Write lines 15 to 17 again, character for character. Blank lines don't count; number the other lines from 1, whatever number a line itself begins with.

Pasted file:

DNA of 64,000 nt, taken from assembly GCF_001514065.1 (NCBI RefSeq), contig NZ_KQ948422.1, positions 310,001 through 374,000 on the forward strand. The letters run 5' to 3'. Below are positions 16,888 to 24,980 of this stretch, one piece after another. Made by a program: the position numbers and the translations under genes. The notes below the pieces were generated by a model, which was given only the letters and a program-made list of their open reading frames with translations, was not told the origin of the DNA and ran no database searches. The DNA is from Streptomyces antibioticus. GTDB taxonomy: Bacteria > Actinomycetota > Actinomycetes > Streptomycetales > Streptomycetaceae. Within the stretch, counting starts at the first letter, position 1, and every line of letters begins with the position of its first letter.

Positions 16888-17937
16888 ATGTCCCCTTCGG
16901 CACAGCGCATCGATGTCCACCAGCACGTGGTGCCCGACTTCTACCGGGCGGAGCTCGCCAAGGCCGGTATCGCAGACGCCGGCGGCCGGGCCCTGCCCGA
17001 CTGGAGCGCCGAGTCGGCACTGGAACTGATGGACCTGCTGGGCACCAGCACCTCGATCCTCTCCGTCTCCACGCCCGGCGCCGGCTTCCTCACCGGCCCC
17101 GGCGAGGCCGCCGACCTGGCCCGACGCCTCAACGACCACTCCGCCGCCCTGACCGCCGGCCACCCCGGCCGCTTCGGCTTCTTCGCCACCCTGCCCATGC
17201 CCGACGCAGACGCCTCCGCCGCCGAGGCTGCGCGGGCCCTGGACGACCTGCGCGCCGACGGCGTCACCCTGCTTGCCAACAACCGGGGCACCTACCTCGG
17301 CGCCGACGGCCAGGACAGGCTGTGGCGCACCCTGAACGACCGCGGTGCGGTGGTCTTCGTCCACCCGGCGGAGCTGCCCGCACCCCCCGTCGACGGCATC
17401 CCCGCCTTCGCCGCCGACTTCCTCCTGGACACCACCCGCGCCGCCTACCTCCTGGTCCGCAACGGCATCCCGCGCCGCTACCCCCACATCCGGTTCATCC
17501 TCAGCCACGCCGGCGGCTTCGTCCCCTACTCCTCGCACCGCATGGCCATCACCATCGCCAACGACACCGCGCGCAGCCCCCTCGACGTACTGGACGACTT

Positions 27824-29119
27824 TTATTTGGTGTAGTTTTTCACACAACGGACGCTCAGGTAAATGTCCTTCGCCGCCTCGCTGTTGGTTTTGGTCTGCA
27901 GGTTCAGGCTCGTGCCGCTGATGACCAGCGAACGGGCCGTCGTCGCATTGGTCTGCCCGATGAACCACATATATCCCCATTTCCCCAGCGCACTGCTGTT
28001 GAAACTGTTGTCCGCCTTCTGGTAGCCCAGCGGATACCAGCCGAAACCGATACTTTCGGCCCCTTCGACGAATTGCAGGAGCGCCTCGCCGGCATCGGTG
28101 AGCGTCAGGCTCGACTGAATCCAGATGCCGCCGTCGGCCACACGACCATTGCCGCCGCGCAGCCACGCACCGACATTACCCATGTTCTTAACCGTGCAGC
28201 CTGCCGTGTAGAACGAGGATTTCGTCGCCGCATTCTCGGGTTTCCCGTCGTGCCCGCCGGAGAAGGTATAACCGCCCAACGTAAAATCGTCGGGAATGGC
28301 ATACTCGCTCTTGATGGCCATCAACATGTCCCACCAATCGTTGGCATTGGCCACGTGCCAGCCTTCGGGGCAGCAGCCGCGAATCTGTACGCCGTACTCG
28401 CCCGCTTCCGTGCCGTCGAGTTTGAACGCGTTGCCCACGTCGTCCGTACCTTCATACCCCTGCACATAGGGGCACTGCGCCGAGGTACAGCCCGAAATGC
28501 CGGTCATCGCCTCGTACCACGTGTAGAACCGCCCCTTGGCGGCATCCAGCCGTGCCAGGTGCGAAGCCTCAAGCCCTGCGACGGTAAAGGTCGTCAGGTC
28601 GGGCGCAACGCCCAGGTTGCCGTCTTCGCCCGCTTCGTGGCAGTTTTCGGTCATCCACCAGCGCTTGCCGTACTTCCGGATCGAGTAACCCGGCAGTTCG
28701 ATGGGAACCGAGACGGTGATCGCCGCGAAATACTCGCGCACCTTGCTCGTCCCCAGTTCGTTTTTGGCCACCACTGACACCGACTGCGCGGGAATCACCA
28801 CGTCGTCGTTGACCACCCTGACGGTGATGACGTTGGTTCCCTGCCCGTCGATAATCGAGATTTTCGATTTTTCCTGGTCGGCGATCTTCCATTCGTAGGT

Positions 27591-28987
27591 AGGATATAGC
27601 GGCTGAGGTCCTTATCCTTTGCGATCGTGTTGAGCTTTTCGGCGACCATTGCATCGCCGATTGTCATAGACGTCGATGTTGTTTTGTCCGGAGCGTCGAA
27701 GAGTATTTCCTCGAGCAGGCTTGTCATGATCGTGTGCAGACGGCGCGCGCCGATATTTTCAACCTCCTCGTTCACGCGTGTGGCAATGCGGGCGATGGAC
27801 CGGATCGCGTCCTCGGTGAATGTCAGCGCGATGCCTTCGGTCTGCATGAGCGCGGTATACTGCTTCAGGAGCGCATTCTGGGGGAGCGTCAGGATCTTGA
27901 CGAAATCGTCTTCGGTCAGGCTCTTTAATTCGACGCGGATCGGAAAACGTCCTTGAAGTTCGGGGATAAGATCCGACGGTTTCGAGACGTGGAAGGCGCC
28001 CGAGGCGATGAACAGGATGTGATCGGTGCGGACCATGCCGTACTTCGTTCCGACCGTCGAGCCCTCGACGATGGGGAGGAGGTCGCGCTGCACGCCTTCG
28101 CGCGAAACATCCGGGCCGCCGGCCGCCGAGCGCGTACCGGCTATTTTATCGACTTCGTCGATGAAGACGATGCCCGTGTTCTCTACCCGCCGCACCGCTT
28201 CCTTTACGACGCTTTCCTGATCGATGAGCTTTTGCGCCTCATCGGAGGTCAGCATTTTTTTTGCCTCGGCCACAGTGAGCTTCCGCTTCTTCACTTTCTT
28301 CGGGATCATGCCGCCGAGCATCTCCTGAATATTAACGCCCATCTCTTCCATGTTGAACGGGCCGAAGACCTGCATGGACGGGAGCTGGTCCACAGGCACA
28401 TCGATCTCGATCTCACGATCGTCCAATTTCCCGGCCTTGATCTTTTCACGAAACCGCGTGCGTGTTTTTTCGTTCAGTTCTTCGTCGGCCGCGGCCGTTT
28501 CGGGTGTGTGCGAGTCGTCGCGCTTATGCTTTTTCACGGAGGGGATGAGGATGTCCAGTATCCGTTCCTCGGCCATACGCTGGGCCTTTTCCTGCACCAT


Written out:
28101 AGCGTCAGGCTCGACTGAATCCAGATGCCGCCGTCGGCCACACGACCATTGCCGCCGCGCAGCCACGCACCGACATTACCCATGTTCTTAACCGTGCAGC
28201 CTGCCGTGTAGAACGAGGATTTCGTCGCCGCATTCTCGGGTTTCCCGTCGTGCCCGCCGGAGAAGGTATAACCGCCCAACGTAAAATCGTCGGGAATGGC
28301 ATACTCGCTCTTGATGGCCATCAACATGTCCCACCAATCGTTGGCATTGGCCACGTGCCAGCCTTCGGGGCAGCAGCCGCGAATCTGTACGCCGTACTCG